Bad breastfeeding adviceHave you seen this story? Child Protection Services were called on Mariah Carey because she was trying to follow some breastfeeding advice that she received. One of her nurses advised her that drinking Guinness would help increase her milk supply, which would in turn help her to feed her newborn twins. A “concerned citizen” saw her sipping from from a bottle of Guinness stout in the hospital and reported her to CPS for “abusing drugs and alcohol”.
I am not the biggest fan of Mariah Carey, but reading this story makes me feel so sorry for her. Can you imagine? There she was, following the advice of her nurse, and trying her best to ensure she could successfully breastfeed twins, and someone does that to her. I could understand the concern if she was shooting up heroin, or knocking back vodka shots, but sipping a beer? Seriously? When I was breastfeeding, I certainly heard the advice that drinking beer could help with milk production. I’ve written before about how I am a big fan of Bavaria 0.0% beer – I drank it throughout my pregnancy, and I drank it several times a week while I was breastfeeding. I definitely noted that it helped with milk supply.
The night that I got home from hospital, I had a glass of wine with my dinner – my first alcohol in almost ten months. It was a little celebration for me that I was no longer pregnant and my body was my own again – for the most part anyway! Should someone have called Social Services on me? I don’t think so!
The first few months with a newborn are hard enough as it is. You get a lot of advice – not all of it wanted and not all of it wise. And it can be hard to know what advice to follow, and what advice to ignore. With breastfeeding, I think this is especially true, because many of the people offering advice never breastfed, are not educated about breastfeeding, or mistakenly believe that a breastfed baby should feed in the exact same way as a formula fed baby. I’m not saying that the advice from Mariah Carey’s nurse was wrong – as far as I know, and based on my own experience, beer does actually help with milk supply. But, non-alcoholic beer works just as well, if not better, than regular beer. So perhaps that’s what the nurse should have recommended?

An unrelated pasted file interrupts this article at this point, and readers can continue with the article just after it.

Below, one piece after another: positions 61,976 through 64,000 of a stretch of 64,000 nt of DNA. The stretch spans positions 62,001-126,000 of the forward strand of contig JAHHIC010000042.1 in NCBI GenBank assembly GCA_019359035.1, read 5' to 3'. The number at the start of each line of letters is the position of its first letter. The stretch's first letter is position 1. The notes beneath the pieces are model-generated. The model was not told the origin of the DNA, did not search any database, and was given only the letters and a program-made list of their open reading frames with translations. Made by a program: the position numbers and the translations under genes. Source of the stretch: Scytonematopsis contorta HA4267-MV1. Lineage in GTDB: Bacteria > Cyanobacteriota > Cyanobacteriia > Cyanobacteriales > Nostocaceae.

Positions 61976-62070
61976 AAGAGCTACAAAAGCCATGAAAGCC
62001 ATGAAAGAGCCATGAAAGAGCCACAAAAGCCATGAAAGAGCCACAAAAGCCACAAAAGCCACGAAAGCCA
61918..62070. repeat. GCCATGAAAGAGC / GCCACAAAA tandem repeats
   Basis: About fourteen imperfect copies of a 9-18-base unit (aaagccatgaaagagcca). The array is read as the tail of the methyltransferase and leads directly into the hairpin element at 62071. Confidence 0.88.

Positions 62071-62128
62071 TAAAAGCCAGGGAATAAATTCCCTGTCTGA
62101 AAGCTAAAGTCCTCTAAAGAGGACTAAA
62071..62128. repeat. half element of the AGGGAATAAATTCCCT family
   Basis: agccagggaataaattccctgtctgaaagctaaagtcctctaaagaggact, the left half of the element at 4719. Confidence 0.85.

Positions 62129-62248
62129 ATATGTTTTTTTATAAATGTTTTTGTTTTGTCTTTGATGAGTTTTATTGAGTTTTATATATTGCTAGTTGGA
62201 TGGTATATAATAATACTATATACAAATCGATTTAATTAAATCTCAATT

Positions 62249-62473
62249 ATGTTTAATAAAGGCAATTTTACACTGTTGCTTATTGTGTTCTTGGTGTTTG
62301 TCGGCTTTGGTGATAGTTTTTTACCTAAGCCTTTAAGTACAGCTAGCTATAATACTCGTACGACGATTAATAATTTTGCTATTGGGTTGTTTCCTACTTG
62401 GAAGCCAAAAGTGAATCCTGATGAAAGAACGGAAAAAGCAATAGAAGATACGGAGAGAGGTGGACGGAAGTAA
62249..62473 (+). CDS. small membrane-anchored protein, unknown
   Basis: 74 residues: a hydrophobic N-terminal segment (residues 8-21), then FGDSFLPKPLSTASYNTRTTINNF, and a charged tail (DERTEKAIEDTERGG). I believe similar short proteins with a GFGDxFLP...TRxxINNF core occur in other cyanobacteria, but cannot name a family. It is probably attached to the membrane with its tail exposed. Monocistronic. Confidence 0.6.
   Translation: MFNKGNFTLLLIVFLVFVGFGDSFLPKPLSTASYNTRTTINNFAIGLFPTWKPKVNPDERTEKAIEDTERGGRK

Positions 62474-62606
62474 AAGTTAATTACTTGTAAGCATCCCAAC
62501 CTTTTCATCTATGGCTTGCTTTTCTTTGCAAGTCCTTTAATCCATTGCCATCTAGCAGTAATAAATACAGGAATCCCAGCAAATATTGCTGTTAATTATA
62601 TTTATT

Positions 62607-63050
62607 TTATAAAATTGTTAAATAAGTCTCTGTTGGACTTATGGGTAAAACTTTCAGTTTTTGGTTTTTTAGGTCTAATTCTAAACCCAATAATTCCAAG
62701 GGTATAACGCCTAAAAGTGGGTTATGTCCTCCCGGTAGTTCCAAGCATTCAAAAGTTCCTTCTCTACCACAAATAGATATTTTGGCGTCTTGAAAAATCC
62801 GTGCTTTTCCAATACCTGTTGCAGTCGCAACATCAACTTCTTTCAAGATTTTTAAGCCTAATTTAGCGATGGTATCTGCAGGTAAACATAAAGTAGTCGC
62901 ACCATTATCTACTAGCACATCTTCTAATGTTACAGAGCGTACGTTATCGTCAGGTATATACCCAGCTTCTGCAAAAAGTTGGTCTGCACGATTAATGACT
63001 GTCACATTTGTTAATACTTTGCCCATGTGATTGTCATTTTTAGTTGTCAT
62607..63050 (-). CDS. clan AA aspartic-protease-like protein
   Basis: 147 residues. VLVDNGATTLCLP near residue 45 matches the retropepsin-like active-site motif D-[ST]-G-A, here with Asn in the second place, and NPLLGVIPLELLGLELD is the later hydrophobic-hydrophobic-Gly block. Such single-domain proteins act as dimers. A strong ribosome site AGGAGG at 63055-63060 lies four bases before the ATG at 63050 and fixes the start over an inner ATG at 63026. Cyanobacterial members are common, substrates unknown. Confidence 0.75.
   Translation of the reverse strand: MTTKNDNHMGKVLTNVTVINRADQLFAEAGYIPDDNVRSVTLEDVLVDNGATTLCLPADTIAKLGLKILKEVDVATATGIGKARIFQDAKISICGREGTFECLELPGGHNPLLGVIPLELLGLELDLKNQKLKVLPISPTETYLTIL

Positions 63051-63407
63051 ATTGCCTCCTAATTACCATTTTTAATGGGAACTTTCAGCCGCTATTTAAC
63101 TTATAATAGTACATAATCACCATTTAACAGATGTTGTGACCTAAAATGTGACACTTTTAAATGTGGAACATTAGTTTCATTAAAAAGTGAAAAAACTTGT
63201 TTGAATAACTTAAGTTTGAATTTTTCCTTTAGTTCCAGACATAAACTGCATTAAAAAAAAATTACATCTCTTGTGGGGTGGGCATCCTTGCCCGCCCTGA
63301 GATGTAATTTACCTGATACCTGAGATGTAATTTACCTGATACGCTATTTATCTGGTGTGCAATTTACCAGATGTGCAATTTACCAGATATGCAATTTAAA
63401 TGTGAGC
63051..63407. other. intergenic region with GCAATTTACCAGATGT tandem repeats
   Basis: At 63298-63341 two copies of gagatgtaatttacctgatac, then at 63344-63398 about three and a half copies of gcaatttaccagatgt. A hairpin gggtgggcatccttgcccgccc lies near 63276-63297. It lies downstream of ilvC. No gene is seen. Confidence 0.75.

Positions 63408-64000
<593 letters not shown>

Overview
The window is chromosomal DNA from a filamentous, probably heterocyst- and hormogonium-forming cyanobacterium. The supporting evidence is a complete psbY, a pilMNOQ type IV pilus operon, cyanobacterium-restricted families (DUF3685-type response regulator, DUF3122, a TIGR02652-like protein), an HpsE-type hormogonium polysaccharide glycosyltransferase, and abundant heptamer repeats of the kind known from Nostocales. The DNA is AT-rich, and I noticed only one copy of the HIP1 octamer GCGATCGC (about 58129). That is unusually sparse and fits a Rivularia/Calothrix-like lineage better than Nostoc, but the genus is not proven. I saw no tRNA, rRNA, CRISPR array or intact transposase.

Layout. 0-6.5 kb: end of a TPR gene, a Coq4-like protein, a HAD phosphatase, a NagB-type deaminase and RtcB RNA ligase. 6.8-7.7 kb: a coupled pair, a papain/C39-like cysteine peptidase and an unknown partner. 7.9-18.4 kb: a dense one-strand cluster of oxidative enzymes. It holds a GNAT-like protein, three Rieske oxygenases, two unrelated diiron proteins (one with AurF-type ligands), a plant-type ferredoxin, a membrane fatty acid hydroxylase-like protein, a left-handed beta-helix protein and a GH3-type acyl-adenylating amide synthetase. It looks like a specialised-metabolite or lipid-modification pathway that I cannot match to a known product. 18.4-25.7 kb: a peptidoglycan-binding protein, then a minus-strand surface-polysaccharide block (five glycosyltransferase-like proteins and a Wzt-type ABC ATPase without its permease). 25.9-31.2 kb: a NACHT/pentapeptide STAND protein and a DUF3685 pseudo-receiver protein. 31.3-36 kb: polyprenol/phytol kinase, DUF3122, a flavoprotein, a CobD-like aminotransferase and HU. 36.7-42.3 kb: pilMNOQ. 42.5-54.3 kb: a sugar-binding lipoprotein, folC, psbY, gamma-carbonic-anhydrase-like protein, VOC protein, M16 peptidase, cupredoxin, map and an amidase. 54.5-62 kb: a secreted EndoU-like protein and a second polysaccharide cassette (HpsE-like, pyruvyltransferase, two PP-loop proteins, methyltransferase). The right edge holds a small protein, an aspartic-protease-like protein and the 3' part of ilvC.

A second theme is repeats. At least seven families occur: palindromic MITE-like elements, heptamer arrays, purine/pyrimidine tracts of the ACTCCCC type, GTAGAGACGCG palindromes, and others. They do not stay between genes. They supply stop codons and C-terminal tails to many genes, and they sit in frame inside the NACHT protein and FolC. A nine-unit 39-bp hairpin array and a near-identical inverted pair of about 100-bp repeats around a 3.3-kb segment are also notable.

While I was in the hospital, I encountered a wide range of advice from the nurses and midwives about breastfeeding. One nurse recommended nipple shields in hushed tones, the next denounced them as “extremely damaging to the breastfeeding experience.” Two nurses tried to help me express milk using a method that I later learned would never produce so much as a drop of milk for me. Two minutes with a lactation consultant showed me how ineffective that method was, and how effective the correct method of hand-expressing was. But how was I, as a first time mother and first time breastfeeder, to know that some of my health professionals were not experts in breastfeeding, even though they were offering me advice as though they were? I still don’t know the answer to that.